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In ‘66, Brabham’s Repco engine had been the power unit to have. With Monza being a power circuit, Clark’s prime grid position confirmed that, on pace at least, the DFV engine was looking a wise choice for’67 and beyond.

The entry that day was a roll call of grand prix greats. Along with Clark and Brabham, Bruce McLaren (McLaren-BRM), Chris Amon (Ferrari), Dan Gurney (Eagle-Weslake), Denny Hulme (Brabham-Repco), Jackie Setwart (BRM), Graham Hill (Lotus), John Surtees (Honda) and Jochen Rindt (Cooper-Maserati) also lined up. Opponents not to be underestimated.

The start procedure became slightly confused. Normal protocol was to roll the cars forward from a “dummy grid” once an initial flag was waved, then wait for a second flag to signify the start of the race proper.

In his race report, Jenks remarked “there was a tension in the air that said ‘this is going to be a fantastic start’”. The tension proved to be a bit much for some on that day at Monza, as experience and composure seemed to go out the window.

Clark was typically unruffled by early setbacks. On lap two he passed both Hill and Brabham, then set his sights on the lead.

As the first flag fell, Jack Brabham decided to throw caution to the wind. The Australian simply put his foot down and went for it.

In a flash the rest of the grid followed suit, blasting off before the start signal was actually given. The only driver who didn’t, was Jim Clark.

Not having his car at peak revs for what was supposed to be a short trundle to the real grid, the Scot found himself swamped by his competitors. He collected himself and regained some ground as they sped round the circuit. By the time things shook out on the first lap, he was fourth.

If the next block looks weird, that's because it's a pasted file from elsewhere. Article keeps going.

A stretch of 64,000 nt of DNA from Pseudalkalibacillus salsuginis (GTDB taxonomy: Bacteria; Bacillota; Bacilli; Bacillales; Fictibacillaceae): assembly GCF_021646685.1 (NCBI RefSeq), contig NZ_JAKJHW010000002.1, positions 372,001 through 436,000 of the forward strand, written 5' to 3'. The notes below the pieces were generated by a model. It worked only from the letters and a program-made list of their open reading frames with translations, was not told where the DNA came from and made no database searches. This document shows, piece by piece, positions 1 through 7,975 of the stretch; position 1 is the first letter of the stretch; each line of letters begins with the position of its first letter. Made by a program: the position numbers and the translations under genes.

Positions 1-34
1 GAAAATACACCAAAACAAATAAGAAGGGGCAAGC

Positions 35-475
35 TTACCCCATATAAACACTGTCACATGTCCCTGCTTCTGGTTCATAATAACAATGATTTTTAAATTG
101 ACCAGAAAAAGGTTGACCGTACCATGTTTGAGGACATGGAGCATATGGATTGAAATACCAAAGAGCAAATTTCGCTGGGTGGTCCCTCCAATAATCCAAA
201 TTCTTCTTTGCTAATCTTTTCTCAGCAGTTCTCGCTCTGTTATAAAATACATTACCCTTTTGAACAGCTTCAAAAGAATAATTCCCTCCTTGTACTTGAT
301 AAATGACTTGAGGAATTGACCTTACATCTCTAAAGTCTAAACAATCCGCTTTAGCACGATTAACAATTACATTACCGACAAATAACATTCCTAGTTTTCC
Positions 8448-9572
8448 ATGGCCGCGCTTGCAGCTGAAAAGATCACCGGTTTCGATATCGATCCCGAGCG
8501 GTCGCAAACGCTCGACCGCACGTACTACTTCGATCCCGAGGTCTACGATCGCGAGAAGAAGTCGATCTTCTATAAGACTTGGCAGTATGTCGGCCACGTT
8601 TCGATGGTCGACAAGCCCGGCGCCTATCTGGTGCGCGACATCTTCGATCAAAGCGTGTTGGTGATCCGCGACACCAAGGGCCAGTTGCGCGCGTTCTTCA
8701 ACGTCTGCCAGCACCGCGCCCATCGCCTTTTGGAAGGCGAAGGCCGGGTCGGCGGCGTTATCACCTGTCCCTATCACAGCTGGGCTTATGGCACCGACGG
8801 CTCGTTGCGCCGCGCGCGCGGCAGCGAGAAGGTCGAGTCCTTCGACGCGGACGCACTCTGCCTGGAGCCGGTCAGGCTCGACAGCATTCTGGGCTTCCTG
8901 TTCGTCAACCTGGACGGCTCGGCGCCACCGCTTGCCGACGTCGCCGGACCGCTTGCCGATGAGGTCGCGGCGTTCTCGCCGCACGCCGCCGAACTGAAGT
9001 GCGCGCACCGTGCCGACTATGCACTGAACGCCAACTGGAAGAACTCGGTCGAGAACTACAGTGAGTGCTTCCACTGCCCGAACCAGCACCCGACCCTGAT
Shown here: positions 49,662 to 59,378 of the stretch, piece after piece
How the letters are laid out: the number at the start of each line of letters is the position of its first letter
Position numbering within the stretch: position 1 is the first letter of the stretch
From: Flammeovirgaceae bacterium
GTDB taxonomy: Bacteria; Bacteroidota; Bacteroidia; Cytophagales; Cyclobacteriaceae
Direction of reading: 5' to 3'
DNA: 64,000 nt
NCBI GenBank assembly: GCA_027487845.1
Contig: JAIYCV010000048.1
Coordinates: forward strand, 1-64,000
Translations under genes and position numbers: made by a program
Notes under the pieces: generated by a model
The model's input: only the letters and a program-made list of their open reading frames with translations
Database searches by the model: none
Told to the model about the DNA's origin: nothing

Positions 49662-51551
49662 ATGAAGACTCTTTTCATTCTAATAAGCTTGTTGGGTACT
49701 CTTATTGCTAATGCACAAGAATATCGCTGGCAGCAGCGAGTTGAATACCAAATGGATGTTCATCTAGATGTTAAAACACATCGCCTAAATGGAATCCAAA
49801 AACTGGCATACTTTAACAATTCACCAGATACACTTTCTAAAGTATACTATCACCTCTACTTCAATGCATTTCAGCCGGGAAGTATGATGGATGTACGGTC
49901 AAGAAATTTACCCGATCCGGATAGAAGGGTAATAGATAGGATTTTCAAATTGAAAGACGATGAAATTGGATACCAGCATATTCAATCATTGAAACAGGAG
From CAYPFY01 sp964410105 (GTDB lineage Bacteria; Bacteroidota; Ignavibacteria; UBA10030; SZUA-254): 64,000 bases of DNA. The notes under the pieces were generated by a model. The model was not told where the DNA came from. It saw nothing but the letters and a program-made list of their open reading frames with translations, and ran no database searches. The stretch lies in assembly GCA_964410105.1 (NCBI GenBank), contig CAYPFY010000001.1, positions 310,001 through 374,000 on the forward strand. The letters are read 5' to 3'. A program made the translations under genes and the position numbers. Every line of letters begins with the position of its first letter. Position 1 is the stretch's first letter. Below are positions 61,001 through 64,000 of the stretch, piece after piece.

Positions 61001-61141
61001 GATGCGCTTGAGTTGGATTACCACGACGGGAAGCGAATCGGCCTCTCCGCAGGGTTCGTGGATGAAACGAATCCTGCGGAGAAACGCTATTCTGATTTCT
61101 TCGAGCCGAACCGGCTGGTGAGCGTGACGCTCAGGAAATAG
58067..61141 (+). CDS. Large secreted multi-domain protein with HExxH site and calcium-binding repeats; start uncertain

Brabham had hared off at the start but Dan Gurney hunted him down and took the lead halfway through lap one. Graham Hill was close behind in third.

Clark was typically unruffled by early setbacks. On lap two he passed both Hill and Brabham, then set his sights on the lead.

Start of the 1967 Italian GP

Jack Brabham speeds into the lead as Jim Clark slips back from pole

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On the next lap Clark took Gurney. In the space of three laps he’d already gone from pole, to near disaster, to retaking the lead once again.

For one lap Gurney kept up with the Scot, his Weslake engine not short on power. However the all-out blast at the “Temple of Speed” proved too much for the American’s power unit and it failed on lap four.